Scope and arrangement
The Tom Wicker papers consist of people and subject files documenting Wicker's tenure at The New York Times as head of the Washington Bureau (1964-1966) and as associate editor and columnist (1966-1991). This collection does not document Wicker's early career before coming to The Times, his role as a Washington reporter between 1960 and 1964, or his output as a fiction writer. Much of the collection is comprised of incoming and outgoing correspondence with fellow Times employees (such as Managing Editors Clifton Daniel and A.M. Rosenthal) regarding editorial matters and the management of the Washington Bureau, as well as letters with outside colleagues and Times readers discussing Wicker's columns, essays, speeches, and political views.
The collection is divided into two series: I. People and II. Subjects. The People files consist of records pertaining to individuals, while the Subjects files contain items on specific topics, institutions, locations, and document types. Items germane to two or more people or subjects are often cross-referenced in the finding aid; documents related to specific issues are generally located in subject files rather than the people folders of those involved.
Records from the 1960s are primarily made up of correspondence and memoranda between Wicker, stationed at the Washington Bureau, and Times staff in New York. Items from the 1970s and 1980s, when Wicker was located in New York, consist of both internal memoranda, as well as readers' mail (with carbon responses), and letters to and from acquaintances, colleagues, and institutions that Wicker had connections to. These files touch on many of Wicker's areas of interest, such as Washington politics, living conditions in prisons, environmental conservation, and other topics.
The New York Times Company records. Tom Wicker papers are arranged in two series:
This series is made up of files that contain letters to, from, or concerning various individuals. Files include communications with New York Times editors, reporters, and publishers, typically discussing news coverage, editorial decisions, and personnel management. Other correspondents include prominent public figures whose letters concern Wicker's coverage of them; fellow journalists, writers, other acquaintances; and readers of Wicker's columns, magazine articles, and books. Both incoming letters and carbon copies of Wicker's responses are present. Miscellaneous Correspondence files primarily consist of letters with people outside of The Times. Entries without box and folder numbers cross-reference related material in other files.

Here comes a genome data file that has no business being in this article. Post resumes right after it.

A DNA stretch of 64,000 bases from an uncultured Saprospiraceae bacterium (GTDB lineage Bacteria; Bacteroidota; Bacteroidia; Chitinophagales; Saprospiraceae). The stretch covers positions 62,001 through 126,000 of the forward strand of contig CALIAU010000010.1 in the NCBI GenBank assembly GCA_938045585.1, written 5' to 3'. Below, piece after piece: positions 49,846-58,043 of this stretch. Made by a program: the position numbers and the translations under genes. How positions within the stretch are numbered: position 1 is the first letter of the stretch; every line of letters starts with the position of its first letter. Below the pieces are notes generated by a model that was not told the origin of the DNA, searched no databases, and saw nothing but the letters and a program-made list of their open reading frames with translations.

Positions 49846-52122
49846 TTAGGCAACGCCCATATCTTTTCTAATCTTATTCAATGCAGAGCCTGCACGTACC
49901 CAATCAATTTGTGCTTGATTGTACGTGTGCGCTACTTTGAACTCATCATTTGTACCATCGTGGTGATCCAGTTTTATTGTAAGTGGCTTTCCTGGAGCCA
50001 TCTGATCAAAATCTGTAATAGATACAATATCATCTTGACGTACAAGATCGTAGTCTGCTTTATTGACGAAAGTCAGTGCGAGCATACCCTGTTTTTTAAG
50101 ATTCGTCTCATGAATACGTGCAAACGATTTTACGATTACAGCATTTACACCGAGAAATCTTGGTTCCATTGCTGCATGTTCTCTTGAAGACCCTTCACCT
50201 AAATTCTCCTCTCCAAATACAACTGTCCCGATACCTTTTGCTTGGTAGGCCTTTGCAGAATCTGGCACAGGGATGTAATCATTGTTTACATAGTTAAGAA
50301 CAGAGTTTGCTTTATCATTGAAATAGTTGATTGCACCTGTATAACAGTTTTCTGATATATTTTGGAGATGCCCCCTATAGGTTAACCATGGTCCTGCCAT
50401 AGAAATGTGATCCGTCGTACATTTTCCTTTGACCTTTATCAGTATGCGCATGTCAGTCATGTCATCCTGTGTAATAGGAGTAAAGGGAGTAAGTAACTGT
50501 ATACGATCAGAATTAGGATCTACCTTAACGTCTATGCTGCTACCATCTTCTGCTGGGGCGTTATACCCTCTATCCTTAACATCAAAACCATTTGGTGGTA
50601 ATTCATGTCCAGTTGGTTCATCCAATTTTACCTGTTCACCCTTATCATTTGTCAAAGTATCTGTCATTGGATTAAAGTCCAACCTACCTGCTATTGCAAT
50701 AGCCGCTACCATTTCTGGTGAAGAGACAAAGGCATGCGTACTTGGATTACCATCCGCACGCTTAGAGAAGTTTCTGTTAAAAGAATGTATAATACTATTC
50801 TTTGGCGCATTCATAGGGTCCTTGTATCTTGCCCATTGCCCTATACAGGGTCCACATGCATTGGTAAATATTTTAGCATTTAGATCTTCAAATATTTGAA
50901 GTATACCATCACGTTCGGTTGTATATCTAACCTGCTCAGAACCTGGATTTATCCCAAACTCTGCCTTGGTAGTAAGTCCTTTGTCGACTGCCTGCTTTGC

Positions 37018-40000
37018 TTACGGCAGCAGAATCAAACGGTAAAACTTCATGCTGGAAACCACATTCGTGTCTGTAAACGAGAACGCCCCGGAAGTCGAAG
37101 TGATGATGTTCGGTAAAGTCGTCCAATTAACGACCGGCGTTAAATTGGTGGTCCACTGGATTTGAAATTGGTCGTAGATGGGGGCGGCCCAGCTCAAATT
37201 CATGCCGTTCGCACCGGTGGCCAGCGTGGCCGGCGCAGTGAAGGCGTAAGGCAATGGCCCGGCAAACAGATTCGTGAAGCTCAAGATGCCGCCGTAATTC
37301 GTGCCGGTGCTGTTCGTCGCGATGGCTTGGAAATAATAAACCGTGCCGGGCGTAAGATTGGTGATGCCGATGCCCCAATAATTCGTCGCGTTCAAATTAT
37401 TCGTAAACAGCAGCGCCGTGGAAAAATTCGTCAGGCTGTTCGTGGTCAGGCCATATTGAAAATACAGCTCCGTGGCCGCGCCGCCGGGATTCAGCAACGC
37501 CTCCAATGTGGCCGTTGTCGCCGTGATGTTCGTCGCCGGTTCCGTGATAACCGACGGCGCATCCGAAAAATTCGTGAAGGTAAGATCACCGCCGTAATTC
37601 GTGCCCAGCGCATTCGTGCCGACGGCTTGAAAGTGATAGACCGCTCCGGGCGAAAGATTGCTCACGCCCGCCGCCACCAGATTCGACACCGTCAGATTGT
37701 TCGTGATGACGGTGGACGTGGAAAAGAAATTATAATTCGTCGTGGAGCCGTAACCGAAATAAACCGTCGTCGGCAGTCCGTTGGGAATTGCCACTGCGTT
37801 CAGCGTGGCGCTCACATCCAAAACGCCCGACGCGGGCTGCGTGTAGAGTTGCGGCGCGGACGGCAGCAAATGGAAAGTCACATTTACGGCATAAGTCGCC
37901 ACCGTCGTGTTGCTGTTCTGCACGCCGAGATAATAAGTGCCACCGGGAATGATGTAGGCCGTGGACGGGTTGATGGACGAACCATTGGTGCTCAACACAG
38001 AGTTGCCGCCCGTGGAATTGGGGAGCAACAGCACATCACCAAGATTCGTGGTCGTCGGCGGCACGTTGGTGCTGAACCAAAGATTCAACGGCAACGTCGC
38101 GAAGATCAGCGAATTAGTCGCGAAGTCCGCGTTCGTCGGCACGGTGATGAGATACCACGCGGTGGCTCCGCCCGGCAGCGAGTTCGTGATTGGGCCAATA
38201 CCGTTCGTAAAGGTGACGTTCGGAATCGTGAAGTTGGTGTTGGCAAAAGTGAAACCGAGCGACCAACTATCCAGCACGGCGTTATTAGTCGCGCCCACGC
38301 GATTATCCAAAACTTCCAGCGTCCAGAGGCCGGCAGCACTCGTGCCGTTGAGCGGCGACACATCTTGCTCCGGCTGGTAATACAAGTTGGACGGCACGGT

Files are arranged alphabetically by name. These files do not necessarily contain every letter, memorandum, or document related to the individual; subject files should also be consulted.
This series is made up of alphabetical subject files that are organized (and titled) by topical keywords, events (Iran-Contra Affair, Watergate), issues (Arms Control, Crime and Criminals, Energy), individual columns, institution names, geographic locations, or document type. While the bulk of the files consist of incoming and outgoing correspondence, this series also holds photographs of Wicker (see the Pictures file), and copies of Wicker's speeches from the 1960s to the 1980s (see the Speaking Engagements files). Wicker, an active public speaker, gave speeches to academic institutions, journalist conferences, historical societies, corporations, and philanthropic organizations around the United States and abroad; he spoke often on politics, journalism, history, and economic issues. Also present is a name index (1976) and subject index (1971-1977) for Wicker's column "In the Nation."
Of note are the Washington Bureau files that contain criticisms from the paper's publishers and New York editors of the content and writing styles of Wicker and other Washington reporters, along with memoranda concerning personnel management and staff assignments. Other particularly extensive subject files include the Economy files, which feature push back from readers on Wicker's views on "Reaganomics;" the Environment file that discuss theories on global warming; and the Prisons files, which are made up of extended discussions with politicians, correctional facilities employees, criminal justice lawyers and policy advocates, and academics on a range of prison-related topics. Also of note are the Prisons: Inmate Mail files that contain letters to Wicker from inmates around the country, such as prisoners at Attica who reported on the lack of improvements in living standards in the years after the 1971 riots. Wicker's responses to these letters are not present.
Files are arranged alphabetically by file title. Entries without box and folder numbers cross-reference related material in other files.